As the Research Design Service project lead, Zoe Sheppard helped facilitate the grant application bringing in statistical support, patient and public involvement advice, qualitative research expertise, health economic expertise, costing and research and development advice liaising with finance and research and development departments as well as the Peninsula Clinical Trials Unit. In addition to inputting into specific aspects according to their expertise, all co-applicants also extensively commented on the overall design and proposal, meaning a wide-ranging input.
Two previous drafts were submitted to the mock funding committee. Six extensive written reviews were received from lay reviewers and methodologists as well feedback from the chair/panel members.
So if you would like support with a grant application for health research, please get in contact as early as possible – we look forward to working with you!
BU’s Professor Adrian Newton has featured in a National Geographic article ‘Apples of Eden: Saving the Wild Ancestor of Modern Apples’.
Reporter Josie Glausiusz explores the endangered wild fruit trees of Central Asia, drawing on Professor Newton’s expertise and experiences working to protect the fruit and nut forests in Kyrgyzstan.
In the article Professor Newton explains the genetic importance of the fruit there: “All of the apples that we’re eating today and cultivating originate from this area. So if we want to add genetic variation to our crops to cope with new pests or climate change, then the genetic resource is these forests. It’s true for apples, apricots, peaches, walnuts, pears. In terms of a wild genetic resource for cultivated fruit trees, there’s nothing like it on the planet.”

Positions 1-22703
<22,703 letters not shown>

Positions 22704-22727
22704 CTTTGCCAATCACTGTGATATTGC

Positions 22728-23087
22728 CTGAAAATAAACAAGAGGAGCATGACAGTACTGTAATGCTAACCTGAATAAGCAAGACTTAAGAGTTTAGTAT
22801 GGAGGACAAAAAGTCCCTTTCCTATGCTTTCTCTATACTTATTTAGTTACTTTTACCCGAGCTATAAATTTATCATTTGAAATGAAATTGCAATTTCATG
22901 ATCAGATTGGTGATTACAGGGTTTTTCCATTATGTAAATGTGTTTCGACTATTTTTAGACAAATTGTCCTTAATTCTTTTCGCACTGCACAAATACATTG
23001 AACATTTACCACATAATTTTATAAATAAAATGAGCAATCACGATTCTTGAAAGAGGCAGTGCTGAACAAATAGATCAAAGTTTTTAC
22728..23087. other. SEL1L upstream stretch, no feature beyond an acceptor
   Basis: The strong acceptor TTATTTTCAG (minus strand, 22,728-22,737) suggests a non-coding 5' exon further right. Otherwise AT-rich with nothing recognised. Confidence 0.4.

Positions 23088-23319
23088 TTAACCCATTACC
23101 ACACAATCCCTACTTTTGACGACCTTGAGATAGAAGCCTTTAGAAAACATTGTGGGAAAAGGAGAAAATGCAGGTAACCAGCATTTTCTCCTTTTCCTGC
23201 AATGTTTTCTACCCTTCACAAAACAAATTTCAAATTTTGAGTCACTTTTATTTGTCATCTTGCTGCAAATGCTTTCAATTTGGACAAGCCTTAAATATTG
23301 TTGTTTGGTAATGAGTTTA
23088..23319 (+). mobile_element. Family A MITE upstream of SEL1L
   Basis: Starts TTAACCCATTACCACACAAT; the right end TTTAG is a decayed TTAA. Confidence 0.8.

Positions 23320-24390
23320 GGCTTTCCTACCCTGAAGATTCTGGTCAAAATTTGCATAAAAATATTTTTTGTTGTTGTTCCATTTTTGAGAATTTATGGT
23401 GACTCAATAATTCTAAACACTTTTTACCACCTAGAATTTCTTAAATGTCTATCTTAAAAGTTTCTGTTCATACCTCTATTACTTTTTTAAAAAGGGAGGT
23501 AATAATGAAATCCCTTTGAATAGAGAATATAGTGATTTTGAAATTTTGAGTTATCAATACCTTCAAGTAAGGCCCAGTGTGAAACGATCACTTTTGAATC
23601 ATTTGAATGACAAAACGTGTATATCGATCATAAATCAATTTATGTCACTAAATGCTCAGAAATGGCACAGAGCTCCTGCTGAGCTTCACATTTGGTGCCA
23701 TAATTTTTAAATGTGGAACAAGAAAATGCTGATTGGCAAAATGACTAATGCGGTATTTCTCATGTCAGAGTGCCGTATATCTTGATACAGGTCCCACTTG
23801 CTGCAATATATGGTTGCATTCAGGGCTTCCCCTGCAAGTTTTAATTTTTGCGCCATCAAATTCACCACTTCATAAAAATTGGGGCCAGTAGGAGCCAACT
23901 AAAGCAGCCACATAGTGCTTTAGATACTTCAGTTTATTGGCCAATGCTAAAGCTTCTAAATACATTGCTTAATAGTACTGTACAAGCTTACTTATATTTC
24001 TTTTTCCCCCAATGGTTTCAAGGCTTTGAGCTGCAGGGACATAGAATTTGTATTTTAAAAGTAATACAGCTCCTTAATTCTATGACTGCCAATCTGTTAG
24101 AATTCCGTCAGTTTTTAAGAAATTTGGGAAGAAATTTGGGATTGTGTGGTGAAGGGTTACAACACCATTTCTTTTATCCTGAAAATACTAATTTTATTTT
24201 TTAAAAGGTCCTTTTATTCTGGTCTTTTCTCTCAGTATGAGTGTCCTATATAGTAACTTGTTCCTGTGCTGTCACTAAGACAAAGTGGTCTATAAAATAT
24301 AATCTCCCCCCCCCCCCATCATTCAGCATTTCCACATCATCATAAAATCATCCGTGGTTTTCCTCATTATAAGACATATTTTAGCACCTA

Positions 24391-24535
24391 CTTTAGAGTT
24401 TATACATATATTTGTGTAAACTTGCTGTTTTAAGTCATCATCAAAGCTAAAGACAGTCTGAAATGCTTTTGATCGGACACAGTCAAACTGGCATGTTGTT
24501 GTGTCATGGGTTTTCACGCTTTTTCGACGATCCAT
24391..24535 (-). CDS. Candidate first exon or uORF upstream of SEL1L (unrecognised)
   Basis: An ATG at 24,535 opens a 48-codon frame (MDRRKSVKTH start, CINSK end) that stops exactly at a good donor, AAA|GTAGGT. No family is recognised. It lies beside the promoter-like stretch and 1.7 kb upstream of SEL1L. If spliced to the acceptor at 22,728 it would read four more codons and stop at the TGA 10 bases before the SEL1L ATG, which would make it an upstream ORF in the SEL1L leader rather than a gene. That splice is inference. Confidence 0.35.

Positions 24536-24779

This year’s event focuses on dementia friendly environments, how design helps to support people living with dementia. The hospital environments and the philosphy of dementia friendly environments will be covered by external speakers.
To book your free place please go to eventbrite http://www.eventbrite.co.uk/e/budi-open-meeting-dementia-friendly-care-environments-tickets-9876528964
‘Understanding Crowdsourcing and CCTV surveillance’
Tuesday, 27th May
Coyne Lecture Theatre
4pm – 5pm
Closed Circuit Television (CCTV) has many different uses but is often considered an archetypal surveillance technology. These infrastructures generate large amounts of data; so much so that the technique of crowdsourcing has recently been applied to the problem of searching for abnormalities in live surveillance video; the premise being that many inexpert watchers are cheaper but as efficient as a small number of experienced security experts. However, the merits of crowdsourcing watchers of surveillance video are largely unknown.
In this talk Dr. Paul Dunphy will describe exemplar infrastructures of this type, and two user studies that assess the performance of the watchers of CCTV video online. The results prompt a discussion regarding the effectiveness of using crowdsourcing in such contexts, and the role such infrastructures can play in society.
Speaker Bio: Paul is a postdoctoral researcher in the Culture Lab at Newcastle University. He is interested in multi-disciplinary approaches to understand and design security and privacy technologies.
If you would like to join us for this presentation, please book your place via Eventbrite.
Every year the prestigious Alzheimer’s Disease International conference welcomes practitioners, academics, people living with dementia, medical professionals and clinicians from all over the world to share their latest knowledge, experience and research about dementia careThis year I was lucky enough to attend and represent BUDI at the 29th International Conference of Alzheimer’s Disease International Dementia: Working Together for a Global Solution, hosted in San Juan on the beautiful island of Puerto Rico.